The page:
Summer 2007
Go By The Book By Emily Lambert

Gift Books Are Big Business

The gift-book business is big business.

For many publishers it’s the gift books, or rather the sale of books in nontraditional outlets—called “special markets” in the book industry—that provide the growth for an otherwise sluggish market. According to the Association of American Publishers, book sales for 2006 were slightly lower than in 2005, but the numbers hovered at a little over $10 billion for both years.

“The bookstore market is stagnant, and the individual stores and chains are not growing. Publishers are looking for alternative venues,” says J. McCrary, senior director of special markets for The Perseus Books Group, a publisher and distributor headquartered in New York City.

Who? Where?

The diversity of these alternative venues has been increasing dramatically. “Over the course of the last 20 years, it’s phenomenal where the placement of books in the special market has grown and grown and grown,” says Chris Tudor, Northwest sales representative for Workman Publishing Co., in New York City. “Both the quantity of gift stores [carrying books] and the quantity [of books] they’re carrying is going up,” says Dennis Hayes, a trade show director, with six years’ experience as special markets director, at the Berkeley, CA-based nonfiction book publisher Ten Speed Press. From carrying a single title to a spinner rack of 72 plus, “more retailers in the gift market realize that books make a great sideline, and in many accounts, books are a part of their core mix of products,” says Pam Roman, director of specialty sales for Random House Special Markets in New York City.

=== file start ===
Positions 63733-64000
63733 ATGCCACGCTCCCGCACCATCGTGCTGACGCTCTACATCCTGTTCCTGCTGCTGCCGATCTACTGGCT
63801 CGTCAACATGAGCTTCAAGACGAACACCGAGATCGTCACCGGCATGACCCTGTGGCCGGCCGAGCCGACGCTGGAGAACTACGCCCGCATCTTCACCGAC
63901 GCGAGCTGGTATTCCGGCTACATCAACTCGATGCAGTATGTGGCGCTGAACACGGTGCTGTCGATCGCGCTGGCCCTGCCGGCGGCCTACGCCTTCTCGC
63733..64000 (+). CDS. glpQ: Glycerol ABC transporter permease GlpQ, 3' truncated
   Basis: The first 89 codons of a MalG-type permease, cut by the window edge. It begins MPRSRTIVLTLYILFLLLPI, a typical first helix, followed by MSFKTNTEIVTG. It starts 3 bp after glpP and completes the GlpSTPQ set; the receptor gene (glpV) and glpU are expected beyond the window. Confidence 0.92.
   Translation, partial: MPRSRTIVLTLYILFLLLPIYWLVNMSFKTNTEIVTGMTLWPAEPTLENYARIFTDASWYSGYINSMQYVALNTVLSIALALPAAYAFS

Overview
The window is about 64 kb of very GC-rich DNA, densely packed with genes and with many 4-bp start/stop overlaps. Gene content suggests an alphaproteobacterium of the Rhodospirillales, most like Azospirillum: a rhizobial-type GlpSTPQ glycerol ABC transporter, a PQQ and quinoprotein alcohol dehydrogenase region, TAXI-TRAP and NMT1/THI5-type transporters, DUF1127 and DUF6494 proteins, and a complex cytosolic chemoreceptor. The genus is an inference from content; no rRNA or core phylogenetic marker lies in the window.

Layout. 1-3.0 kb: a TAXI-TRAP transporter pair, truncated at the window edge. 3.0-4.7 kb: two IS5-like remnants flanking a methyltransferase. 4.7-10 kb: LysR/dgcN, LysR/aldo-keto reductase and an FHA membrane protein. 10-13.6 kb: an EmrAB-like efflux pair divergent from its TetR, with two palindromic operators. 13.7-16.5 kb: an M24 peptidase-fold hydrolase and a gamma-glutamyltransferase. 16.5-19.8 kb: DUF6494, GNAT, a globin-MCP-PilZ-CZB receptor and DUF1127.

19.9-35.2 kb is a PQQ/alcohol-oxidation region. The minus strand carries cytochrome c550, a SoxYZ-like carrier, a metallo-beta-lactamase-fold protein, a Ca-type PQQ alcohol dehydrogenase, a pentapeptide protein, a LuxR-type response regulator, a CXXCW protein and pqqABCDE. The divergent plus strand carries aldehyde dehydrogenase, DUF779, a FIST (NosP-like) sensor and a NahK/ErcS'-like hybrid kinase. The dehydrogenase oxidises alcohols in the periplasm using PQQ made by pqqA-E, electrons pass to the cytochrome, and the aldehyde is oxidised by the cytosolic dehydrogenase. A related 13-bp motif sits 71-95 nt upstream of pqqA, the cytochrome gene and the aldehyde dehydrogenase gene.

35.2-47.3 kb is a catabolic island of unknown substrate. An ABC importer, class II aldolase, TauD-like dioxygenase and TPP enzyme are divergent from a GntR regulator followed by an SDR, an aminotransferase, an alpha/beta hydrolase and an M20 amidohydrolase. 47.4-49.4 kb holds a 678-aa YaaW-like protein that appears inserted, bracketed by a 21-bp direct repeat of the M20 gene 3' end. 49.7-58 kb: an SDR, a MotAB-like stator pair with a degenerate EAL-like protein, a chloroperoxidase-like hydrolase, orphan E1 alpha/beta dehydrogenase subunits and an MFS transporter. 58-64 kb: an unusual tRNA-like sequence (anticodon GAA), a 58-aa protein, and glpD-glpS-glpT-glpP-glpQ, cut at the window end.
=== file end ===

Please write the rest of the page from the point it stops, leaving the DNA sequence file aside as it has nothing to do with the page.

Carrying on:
Everyone—general gift shops, gourmet and pet stores—is getting in on the action. Special-market books can be sold anywhere, because there is a title for virtually every target audience. Special markets, unlike bookstores, don’t necessarily have to stock only newly published books. Backlisted books, defined as older books still kept in print, can also be considered.

So there is an even larger selection of interesting titles to choose from. For example, says Hayes, a store that is looking to do a summer special might stock a book about sunflowers, regardless of its publication date, because the book offers the store the right summer look.

Many backlist titles enjoy solid, steady sales. In some cases, sales can exceed initial publication runs, according to Hayes. Menopaws: The Silent Meow (Martha Sachs), a book in which cats play the roles of women, “quietly disappeared in more traditional book sales outlets, but once the gift market caught on to it, its sales continued to grow for over six years, ” Hayes says. “It has sold 215,000 copies to date.”

The gift shop edge